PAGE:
Even after profit margins declined by about one-third over five years to 12.2%, newspapers still exceed all other media except cable television, 19%, and business information services, 13.9%, according to the report.

In terms of operating profit as a percentage of assets, newspapers lead all other media, at 13.2%. However, they have lost 9.1 percentage points over five years; only magazines have fallen faster.

The value of newspaper assets actually declined 1.7% last year, when the nation's real gross domestic product declined slightly after several years of slowing growth.

In another measure of newspapers' fortunes, the 39 companies with newspaper 13holdings used in the report brought in 16.4% of the communication industry's revenues last year--down from 19.2% in 1989 but still a bigger share than any other medium.

Despite "very troubling times" for newspapers, "Of all the advertising-supported media, the newspaper publishing business is still very profitable, and in the top third of all media," said John Suhler, chairman and chief executive of the company, echoing his comments from a year ago.

Crediting newsprint prices for maintaining newspapers' high profitability, he said the revenue decline last year "underlines the degree of difficulty newspaper publishers have been operating under--and it's not just the recession."

Suhler attributed newspapers' problems to the restructuring of the retail industry, the source of most newspaper advertising.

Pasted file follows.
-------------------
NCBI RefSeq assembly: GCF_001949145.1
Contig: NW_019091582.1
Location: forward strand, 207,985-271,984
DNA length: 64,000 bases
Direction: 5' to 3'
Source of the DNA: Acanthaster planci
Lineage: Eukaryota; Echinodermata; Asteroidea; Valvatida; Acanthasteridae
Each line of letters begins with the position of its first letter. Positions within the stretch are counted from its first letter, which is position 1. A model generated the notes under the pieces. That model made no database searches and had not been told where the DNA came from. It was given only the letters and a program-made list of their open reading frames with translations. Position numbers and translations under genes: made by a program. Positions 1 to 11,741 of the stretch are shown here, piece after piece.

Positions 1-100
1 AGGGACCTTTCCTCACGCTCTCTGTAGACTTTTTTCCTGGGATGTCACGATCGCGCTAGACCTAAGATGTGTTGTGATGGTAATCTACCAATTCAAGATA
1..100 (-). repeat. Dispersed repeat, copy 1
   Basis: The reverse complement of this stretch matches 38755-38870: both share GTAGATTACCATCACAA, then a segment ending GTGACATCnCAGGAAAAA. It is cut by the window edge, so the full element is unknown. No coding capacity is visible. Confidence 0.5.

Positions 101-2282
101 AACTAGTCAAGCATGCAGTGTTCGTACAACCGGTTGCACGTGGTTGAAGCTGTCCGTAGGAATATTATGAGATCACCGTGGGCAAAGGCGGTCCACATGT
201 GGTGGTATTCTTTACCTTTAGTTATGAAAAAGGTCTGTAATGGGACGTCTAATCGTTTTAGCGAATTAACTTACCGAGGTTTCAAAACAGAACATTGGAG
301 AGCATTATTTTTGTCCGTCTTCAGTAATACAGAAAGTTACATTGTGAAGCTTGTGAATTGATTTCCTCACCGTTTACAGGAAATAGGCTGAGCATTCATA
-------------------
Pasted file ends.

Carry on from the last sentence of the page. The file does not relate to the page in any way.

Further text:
He expected that newspaper revenues would decline again this year unless the fourth quarter, when a disproportionately large share of advertising is traditional, shows strong improvements.

"It remains to be seen whether newspapers will catch some of that wave of growth that some other media have experienced," Suhler said, citing small revenue gains in local television and magazines so far this year.

He said newspapers were deeply concerned and were focused on reversing long-term readership declines, cutting costs, improving market penetration, developing aggressive ad strategies, and direct marketing.

"I don't think anyone in the business feels sanguine that they understand the extent to which the recovery in an economic sense will mean recovery of the revenue base for the medium," Suhler said. "In general, the newspaper community is girding themselves for less than a full recovery," especially in classified, which is particularly dependent on economic conditions.

The upside for publishers is their financial muscle, Suhler said.

"Though they've taken a solid body block on margins, their financial strength should permit them to invest strong resources in capturing younger readers and pursuing a more aggressive marketing posture," he said. "I think the whole industry is on its toes and everyone feels they're going to have to slug it out and that that demeanor change will be positive for the industry."
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Title Annotation:newspapers owned by public companies fell in 1992
Author:Garneau, George
Publication:Editor & Publisher
Date:Dec 12, 1992